Also, during this search you can check for any names that are similar to your company's name. You will want to do this so that you can prevent any confusion from the people who are currently living in that state that are likely already familiar with companies already existing there. Since the other companies are already established there, you would have a great disadvantage when trying to make the distinction with the public. Additionally, this can protect you from any issues with those companies later on because you have done your due diligence to ensure there are no name violations. If you do find that the name of your company or the name that you were wanting to use is not available, then you will be required to use an assumed or a fictitious name in that state in order to continue with the process.

The second part of the process is selecting a registered agent to represent the business in that state. This is important because this individual will be the in-state liaison for your business that is out of that state. This individual will be responsible for accepting all service of process documents and any official state communications. These include wage garnishments for your employees, tax documents, and more. While you can definitely have someone move to the state from your company, this is not necessary; there is a professional service provided in many states that can help you choose a registered agent. Since they are essentially mail receivers on your behalf, you really only need someone who will be reliable with this task and will forward any mail to you promptly so you can handle it in a timely manner.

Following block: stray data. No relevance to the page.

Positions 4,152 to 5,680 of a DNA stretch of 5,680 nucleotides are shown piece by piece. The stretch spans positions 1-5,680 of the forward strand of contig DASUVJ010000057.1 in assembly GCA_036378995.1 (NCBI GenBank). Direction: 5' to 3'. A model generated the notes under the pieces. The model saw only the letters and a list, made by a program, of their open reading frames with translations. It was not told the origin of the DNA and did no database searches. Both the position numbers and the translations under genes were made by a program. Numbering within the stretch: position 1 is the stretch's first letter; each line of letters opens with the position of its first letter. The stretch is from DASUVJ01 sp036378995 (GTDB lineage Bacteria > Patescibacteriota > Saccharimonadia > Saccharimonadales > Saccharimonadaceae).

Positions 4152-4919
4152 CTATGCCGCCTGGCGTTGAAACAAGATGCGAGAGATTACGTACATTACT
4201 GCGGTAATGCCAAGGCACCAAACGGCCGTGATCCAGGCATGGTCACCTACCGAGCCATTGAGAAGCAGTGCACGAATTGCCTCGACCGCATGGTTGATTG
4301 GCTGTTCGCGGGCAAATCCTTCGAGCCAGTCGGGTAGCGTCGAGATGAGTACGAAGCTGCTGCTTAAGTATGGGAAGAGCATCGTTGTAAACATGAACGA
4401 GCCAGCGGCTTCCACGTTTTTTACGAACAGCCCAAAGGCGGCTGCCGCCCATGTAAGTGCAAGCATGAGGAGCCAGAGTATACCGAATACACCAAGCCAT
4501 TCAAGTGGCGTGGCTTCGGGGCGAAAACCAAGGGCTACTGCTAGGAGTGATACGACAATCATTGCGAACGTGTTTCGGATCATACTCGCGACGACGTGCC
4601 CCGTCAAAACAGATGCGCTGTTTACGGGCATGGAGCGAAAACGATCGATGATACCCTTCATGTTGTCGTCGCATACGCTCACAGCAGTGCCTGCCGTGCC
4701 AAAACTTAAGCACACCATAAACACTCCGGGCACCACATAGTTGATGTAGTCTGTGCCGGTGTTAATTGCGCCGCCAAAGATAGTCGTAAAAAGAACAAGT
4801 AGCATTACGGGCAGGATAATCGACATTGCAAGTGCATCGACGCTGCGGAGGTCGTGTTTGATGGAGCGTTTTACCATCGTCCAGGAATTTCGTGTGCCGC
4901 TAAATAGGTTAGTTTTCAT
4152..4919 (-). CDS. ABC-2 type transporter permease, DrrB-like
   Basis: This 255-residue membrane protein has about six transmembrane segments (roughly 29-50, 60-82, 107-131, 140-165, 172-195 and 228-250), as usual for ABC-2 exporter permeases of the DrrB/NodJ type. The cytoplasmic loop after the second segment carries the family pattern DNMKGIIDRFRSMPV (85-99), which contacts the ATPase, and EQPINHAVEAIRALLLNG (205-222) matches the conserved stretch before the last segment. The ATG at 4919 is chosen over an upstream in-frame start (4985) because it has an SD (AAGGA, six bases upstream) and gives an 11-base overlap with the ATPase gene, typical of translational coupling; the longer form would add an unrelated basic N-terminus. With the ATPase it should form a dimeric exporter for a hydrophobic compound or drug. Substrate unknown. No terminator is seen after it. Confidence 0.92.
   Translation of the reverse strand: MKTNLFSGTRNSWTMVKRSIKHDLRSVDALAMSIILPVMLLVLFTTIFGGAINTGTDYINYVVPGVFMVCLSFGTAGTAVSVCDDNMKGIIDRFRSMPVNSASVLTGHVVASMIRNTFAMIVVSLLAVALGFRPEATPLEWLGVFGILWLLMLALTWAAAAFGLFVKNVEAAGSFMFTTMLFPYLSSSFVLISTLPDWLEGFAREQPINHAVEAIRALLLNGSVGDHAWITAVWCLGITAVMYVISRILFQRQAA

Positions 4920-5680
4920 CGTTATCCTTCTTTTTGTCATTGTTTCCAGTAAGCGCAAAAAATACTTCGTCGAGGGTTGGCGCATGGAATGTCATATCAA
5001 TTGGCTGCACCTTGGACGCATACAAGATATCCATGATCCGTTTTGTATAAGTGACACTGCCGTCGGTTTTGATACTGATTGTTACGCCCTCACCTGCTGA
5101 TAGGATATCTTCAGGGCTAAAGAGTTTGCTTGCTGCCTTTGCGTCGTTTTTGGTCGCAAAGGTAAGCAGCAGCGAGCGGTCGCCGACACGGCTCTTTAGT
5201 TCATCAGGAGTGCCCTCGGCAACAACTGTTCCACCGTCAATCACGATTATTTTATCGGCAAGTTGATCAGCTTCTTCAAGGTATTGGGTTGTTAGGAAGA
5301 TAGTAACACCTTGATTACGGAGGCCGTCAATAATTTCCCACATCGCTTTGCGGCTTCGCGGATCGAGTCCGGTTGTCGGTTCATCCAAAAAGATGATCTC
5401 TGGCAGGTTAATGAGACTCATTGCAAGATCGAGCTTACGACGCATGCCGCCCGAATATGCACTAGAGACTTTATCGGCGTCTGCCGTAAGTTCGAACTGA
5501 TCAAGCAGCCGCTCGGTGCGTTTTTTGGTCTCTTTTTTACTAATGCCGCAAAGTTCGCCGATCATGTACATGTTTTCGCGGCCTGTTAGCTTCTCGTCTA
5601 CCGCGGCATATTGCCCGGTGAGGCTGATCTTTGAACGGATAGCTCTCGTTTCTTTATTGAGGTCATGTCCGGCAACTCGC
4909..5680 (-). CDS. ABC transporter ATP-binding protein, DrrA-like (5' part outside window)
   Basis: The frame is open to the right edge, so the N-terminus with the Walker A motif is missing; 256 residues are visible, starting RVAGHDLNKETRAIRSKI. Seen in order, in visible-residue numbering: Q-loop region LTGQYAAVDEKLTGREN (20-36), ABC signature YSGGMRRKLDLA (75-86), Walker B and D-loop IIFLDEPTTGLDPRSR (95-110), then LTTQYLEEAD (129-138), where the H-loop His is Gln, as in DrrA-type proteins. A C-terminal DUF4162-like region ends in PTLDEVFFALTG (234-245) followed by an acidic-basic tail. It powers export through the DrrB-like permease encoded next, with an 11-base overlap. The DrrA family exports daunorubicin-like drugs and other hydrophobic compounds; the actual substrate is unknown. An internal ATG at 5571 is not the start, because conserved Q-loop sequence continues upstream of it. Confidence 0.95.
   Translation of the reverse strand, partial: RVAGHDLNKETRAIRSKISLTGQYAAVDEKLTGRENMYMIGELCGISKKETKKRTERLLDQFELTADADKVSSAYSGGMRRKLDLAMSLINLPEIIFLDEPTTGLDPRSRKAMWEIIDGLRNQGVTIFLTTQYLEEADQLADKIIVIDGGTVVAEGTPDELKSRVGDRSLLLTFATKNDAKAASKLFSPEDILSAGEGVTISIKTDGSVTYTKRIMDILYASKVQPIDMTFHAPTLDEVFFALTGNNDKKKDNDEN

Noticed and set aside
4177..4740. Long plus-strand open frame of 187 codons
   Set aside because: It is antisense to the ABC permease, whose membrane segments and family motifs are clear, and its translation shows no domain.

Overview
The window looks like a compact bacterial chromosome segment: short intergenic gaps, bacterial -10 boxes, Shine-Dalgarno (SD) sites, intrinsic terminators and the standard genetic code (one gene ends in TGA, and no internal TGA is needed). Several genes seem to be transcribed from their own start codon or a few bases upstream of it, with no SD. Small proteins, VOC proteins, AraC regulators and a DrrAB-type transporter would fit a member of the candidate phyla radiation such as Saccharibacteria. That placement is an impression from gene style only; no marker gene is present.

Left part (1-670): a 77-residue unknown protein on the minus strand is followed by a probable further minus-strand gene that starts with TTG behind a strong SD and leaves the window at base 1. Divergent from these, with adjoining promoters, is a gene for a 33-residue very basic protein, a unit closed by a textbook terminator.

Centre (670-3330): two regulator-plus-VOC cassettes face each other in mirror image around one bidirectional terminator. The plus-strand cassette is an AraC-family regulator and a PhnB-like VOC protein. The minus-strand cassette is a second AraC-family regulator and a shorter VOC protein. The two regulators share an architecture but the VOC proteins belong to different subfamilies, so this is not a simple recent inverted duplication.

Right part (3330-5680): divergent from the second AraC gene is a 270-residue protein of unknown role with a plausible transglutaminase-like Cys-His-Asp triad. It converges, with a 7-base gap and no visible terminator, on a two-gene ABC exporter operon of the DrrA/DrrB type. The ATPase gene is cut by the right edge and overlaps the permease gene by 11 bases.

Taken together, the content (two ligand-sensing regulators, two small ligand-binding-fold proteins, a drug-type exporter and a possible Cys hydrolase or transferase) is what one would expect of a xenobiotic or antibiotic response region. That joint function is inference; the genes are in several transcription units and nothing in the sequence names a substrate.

Once you have completed these two steps, you can then register in the state. To do this, you will need to apply for a certificate of authority in the state. You should follow the instructions for the application that are provided by that specific state because they can differ from state to state. Overall, the process is very similar to that of filing articles of incorporation. To do this, you will need to submit the documents required by that state as well as any state fees.

What are the General Requirements for Registering?

The requirements for registering are different in every state. You will need to check with the specific state you are looking to register in so you can make sure that you are following proper protocol and providing complete documentation as required. However, most states have a lot of similarities and these are some of the common things you will find. When preparing your paperwork, some of the information you can be prepared to submit includes:

  • company name/legally registered name in your home state as well as any other name for this state (if needed);
  • date and state of incorporation/organization of the business;
  • principal or legal address of the business in the home state and their state;
  • names and addresses of officers (for corporations) or members (for LLCs) in all states;
  • names and address of the registered agent in the state of qualification;
  • number of authorized shares and a listing of the different classifications of stock (for corporations), if applicable;
  • signature of a corporate officer, often the president (for corporations) or a member (for LLCs), for the application; and
  • type of management (for LLCs).

Some states may require some additional information. Some items that you may have to detail include:

  • duration of the corporation or LLC;
  • names and addresses of directors (for corporations);
  • various financial information, including information on assets;
  • number of issued shares of stock (for corporations) and when and how they were issued;
  • specific business-purpose clauses outlining the type(s) of business the company will undertake; and
  • any other supporting documentation for your specific business.